I receive compensation for content and many links on this blog. You don’t have to use these links, but I am grateful to you if you do. American Express, Citibank, Chase, Capital One and other banks are advertising partners of this site. Any opinions expressed in this post are my own, and have not been reviewed, approved, or endorsed by my advertising partners. I do not write about all credit cards that are available -- instead focusing on miles, points, and cash back (and currencies that can be converted into the same).
There’s a huge debate amongst my readers, every time I talk about the Chase Sapphire Reserve someone will argue that the Chase Sapphire Preferred Card is clearly the better card (usually pointing out the slightly better signup bonus and the lower fee).
But if I cover the Chase Sapphire Preferred Card — highlighting the lower fee and suggesting it’s the best card for getting started in this hobby — readers will rightly point out just how valuable the Chase Sapphire Reserve is.
There’s one slam dunk answer to the question though — all else aside, the better card for you is the one you can get approved for.
Last month Chase revealed some fascinating data about Sapphire Reserve cardholders.
Cardholders have an average income of $180,000 and an average credit score of 785. It’s not surprising to me that I’ve heard from several readers who applied for Chase Sapphire Reserve and didn’t get approved (and they were below ‘5/24’ meaning fewer than 5 new cards in the last 24 months).
The Sapphire Preferred has the better signup bonus. Both give you 50,000 points after $4000 spend within 3 months, Sapphire Preferred also gives you 5000 points for adding an authorized user to the account and making a purchase within the same time period. Sapphire Preferred also has a $0 annual fee the first year, then $95.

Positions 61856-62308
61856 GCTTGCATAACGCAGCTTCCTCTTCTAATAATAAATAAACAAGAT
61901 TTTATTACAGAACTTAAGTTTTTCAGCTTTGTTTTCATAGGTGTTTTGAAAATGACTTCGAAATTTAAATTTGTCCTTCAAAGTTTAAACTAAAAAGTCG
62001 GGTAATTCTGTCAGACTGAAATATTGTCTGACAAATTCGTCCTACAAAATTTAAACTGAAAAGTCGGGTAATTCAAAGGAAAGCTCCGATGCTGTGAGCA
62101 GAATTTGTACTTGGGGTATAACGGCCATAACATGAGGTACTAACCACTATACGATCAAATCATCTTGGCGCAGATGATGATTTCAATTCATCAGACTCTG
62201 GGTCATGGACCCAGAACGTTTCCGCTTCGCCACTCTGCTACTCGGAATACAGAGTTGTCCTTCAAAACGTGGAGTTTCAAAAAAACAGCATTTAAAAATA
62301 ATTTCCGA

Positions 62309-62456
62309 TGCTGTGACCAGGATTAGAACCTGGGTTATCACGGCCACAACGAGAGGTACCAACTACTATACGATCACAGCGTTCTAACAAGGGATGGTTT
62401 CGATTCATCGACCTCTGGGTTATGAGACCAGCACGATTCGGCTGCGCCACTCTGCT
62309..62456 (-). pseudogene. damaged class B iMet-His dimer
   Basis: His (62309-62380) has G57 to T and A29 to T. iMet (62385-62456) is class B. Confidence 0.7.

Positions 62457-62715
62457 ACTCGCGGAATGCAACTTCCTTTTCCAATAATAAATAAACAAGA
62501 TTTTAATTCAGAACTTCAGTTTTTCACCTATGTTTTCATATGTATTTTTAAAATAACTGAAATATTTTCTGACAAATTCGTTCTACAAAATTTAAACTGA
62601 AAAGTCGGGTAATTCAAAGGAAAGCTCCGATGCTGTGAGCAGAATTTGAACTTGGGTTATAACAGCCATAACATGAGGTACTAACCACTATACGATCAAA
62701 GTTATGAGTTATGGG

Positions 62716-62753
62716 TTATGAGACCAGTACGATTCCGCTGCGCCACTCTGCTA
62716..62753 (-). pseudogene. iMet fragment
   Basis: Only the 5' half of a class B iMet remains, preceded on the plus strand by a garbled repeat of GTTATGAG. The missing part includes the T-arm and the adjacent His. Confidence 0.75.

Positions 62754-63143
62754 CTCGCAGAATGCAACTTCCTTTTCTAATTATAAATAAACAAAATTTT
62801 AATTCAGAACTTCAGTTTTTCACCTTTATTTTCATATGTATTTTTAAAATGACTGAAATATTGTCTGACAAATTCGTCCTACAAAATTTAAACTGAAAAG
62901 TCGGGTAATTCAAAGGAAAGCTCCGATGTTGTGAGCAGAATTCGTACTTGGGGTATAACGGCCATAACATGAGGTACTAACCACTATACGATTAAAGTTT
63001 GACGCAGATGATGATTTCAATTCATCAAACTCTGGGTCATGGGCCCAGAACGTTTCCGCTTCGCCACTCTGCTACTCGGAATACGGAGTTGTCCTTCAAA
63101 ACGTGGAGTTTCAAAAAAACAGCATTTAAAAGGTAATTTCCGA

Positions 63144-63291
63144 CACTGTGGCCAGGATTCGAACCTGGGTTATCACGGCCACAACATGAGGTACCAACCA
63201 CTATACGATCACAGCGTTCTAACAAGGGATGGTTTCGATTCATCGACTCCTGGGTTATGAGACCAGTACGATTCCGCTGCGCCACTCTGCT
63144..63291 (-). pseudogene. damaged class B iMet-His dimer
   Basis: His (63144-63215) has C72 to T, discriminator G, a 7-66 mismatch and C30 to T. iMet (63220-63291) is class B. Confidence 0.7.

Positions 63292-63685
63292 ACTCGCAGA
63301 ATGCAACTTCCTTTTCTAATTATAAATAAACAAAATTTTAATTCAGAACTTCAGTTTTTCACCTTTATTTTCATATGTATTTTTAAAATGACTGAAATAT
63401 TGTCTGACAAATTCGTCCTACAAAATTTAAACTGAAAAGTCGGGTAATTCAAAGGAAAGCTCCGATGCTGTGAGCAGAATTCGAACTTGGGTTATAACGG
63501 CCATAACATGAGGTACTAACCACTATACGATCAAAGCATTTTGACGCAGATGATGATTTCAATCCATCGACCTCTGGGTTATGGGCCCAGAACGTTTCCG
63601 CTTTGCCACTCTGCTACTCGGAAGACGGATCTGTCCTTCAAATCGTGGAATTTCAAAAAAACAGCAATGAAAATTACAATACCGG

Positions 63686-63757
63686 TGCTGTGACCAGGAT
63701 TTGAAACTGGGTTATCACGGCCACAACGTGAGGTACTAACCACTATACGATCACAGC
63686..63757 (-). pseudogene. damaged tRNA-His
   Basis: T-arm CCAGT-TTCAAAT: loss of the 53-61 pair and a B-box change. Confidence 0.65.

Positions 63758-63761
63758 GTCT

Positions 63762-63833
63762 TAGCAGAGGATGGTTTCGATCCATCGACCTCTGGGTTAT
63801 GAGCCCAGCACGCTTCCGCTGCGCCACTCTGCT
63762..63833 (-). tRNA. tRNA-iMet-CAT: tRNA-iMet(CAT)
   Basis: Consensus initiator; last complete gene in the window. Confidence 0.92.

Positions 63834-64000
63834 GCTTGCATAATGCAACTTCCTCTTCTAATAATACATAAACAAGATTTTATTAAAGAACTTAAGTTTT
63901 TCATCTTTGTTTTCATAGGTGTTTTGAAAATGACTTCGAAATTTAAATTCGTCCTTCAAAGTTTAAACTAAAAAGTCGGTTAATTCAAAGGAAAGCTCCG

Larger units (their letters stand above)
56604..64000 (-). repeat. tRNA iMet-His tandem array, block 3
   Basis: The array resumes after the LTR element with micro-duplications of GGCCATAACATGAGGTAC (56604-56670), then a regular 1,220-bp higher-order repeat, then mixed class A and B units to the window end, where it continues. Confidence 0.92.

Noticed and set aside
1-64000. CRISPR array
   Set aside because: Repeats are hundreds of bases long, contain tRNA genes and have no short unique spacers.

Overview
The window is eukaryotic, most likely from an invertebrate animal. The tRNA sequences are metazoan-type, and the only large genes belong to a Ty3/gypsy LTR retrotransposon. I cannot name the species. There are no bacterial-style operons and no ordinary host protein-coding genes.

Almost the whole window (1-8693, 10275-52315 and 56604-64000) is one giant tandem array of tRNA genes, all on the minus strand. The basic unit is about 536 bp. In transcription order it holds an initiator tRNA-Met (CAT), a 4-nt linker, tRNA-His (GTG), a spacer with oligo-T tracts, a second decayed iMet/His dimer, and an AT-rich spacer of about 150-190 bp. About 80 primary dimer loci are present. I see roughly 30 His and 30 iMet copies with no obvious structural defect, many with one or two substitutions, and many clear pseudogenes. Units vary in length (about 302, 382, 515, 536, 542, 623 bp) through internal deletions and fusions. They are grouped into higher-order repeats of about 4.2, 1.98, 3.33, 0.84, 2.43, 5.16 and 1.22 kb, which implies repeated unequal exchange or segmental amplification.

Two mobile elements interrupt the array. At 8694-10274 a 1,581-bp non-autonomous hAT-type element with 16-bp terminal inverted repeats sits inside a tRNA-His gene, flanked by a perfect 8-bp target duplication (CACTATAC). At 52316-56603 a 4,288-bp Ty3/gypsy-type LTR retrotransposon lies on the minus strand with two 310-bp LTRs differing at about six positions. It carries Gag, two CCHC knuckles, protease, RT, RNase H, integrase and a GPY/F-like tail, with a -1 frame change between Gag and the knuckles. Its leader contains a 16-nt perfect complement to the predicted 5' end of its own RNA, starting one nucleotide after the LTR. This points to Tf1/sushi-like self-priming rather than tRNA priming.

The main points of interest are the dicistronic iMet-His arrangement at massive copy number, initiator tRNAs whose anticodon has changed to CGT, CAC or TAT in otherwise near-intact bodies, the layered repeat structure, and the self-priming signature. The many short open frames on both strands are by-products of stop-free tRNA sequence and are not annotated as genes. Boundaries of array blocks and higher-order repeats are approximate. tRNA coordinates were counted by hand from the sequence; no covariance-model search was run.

Points from both cards transfer to:
- Airlines: United, British Airways, Singapore Airlines, Air France KLM, Southwest Airlines, Virgin Atlantic, Iberia, Aer Lingus
- Hotels: Hyatt, IHG, Marriott, Ritz-Carlton
Singapore Airlines Suites
And you cannot get approved for one card if you currently hold the other. So why not just product change? Sign up for the card with the bigger bonus (Chase Sapphire Preferred Card), wait a year — because banks can’t raise your annual fee during your first year as a cardmember — and then as to product change to Chase Sapphire Reserve.
If you change your Sapphire Preferred to Reserve you’ll then be able to take advantage of the $300 travel credit, Global Entry or TSA PreCheck benefit, Priority Pass airport lounge access, and Chase Sapphire Reserve‘s lesser known benefits.
At the very least if you apply for the Chase Sapphire Reserve and aren’t approved, definitely go for the Chase Sapphire Preferred Card.